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Thursday, March 08, 2018

Catholic church: International Women's Day

On this, International Women's Day ... Women take to the streets as the world marks International Women’s Day ... there's one place that won't be celebrating = the Catholic church.

The church is one of the last western organizations (and states) that refuses to even consider the idea of treating women as equals with men. Pope Francis has been hailed as a reformer by many, but he has said about women that they will NEVER be priests in the church (nor deacons either). And women religious? Nuns and Sisters are used by the church as scut dogs .... In Vatican Magazine Exposé, Nuns Reveal Their Economic Exploitation

On days like today, more progressive Catholic sites post mournful articles about how sad it is that women can't be priests ... When my daughter whispered to me, “I wish girls could be priests,” I didn’t know what to say ... as if the issue was out of our hands. They hide behind the cover of 'the will of the Holy Spirit' though there have been numerous scholarly opinions, including that of the Vatican's Pontifical Biblical Commission in 1976, that show there's no credible religious reason women can't be priests. Women aren't priests in the Catholic church because of sexism.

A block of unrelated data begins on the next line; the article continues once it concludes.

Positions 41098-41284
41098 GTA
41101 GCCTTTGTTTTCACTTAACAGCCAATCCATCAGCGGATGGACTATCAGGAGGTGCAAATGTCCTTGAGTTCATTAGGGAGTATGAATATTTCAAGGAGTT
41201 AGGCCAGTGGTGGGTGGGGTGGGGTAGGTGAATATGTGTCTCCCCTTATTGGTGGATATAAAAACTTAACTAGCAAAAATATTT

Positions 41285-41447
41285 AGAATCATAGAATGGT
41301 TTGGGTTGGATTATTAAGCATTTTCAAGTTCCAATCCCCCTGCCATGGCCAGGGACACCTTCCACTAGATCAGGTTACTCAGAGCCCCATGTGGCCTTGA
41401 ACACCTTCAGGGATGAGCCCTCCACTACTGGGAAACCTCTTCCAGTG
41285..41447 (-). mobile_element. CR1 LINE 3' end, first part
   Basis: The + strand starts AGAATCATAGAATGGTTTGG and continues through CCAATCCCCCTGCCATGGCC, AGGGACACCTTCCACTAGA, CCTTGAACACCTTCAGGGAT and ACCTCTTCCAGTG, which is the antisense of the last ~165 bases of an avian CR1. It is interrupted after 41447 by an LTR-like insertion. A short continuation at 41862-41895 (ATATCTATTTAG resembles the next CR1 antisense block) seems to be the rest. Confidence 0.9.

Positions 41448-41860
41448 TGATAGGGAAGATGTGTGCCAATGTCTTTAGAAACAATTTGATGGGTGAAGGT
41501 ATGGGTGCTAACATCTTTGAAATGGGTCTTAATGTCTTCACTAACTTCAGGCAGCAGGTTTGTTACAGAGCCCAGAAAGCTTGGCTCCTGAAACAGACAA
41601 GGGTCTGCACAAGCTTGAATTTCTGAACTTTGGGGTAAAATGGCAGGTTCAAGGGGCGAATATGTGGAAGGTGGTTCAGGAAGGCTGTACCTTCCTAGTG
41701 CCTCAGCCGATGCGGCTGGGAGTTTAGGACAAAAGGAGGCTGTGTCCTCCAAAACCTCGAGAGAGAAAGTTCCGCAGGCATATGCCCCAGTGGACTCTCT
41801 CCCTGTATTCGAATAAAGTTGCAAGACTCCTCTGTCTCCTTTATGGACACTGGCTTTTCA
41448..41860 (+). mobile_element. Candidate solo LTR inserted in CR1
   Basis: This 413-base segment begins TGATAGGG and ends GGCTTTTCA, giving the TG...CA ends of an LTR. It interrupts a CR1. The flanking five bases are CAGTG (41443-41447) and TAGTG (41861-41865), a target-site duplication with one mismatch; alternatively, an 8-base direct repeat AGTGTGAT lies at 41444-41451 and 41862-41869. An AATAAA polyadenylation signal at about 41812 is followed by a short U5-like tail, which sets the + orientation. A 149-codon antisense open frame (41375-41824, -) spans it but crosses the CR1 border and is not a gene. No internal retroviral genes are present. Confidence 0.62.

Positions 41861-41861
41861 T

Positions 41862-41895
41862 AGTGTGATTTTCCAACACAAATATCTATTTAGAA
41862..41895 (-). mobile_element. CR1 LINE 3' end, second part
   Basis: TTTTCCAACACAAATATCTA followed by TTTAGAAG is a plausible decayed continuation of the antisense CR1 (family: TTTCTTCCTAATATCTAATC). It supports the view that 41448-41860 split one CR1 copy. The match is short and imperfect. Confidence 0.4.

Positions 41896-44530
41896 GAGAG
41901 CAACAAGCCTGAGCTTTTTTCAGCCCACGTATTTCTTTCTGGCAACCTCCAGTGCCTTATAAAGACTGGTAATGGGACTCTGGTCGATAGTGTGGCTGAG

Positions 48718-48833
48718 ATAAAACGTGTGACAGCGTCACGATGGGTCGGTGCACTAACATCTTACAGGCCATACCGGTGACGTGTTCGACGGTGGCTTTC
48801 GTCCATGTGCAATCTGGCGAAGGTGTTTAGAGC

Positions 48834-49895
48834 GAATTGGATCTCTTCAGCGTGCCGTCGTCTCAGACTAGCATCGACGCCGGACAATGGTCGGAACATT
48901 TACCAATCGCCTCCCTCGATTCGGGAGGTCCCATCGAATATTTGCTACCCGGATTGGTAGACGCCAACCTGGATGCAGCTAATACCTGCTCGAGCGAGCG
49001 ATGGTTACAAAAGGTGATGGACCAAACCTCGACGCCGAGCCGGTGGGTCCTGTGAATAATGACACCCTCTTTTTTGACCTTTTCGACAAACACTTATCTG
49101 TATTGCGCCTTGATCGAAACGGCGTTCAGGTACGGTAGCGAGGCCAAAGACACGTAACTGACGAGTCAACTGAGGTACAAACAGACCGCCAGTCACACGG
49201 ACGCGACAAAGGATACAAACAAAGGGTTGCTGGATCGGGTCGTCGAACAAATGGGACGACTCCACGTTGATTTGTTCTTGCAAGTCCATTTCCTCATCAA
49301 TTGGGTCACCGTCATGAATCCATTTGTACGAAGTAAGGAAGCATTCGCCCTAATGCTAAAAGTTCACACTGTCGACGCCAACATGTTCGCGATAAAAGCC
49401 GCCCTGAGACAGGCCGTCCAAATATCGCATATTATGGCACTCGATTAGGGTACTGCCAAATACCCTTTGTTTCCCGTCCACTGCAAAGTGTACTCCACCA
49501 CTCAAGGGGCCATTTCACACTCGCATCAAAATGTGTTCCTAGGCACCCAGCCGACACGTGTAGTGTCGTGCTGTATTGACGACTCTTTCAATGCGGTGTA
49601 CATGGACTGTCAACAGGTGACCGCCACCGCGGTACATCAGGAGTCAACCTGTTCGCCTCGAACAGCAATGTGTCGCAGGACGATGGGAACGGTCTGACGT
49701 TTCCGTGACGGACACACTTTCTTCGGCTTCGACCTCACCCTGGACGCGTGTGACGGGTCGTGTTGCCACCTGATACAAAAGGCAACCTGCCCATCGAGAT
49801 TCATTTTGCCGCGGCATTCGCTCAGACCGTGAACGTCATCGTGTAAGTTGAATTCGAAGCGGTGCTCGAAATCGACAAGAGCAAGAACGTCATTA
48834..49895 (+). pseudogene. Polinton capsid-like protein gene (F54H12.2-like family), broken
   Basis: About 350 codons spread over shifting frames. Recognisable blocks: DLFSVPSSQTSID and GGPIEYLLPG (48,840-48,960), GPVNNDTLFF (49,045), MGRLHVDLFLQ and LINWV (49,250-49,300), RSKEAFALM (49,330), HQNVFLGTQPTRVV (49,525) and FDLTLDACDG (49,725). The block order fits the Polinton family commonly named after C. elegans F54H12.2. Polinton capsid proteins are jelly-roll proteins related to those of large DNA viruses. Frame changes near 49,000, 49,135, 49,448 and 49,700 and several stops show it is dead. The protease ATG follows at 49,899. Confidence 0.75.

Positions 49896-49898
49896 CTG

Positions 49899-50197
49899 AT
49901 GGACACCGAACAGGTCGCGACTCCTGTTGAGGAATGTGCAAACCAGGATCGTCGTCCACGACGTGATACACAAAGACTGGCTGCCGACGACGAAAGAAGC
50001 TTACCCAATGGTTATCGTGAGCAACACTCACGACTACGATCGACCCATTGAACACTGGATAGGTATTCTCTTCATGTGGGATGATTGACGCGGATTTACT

And because of apathy. We in the church have no way to influence what the leaders of the church decide on doctrine and practice, besides making a stink or leaving altogether. Most of the Catholics who really do care about the problems of sex abuse or celibacy or women priests or divorce or contraception or LGBT rights have already left the church. Those who remain mostly don't care about these issues as long as they can go to church on the occasional Sunday and get the eucharist.

I think it's shameful. Shameful that the church treats women the way it does and shameful that most Catholics don't care enough to do something about this.

Here's more in the news: Catholic Church 'An Empire of Misogyny' Claims Former Irish President Mary McAleese

The Catholic Church is “an empire of misogyny” and must reform its traditionalist outlook if it wants to stay relevant, former Irish President Mary McAleese has claimed.

McAleese, who led Ireland from 1997 to 2011, was speaking in Rome, Italy, ahead of the Voices of Faith conference, the BBC reported.

The meeting—taking place on International Women’s Day—invites prominent Catholic women from around the world to speak at the conference, and campaigns for greater inclusion of the church’s female members within its leadership .......


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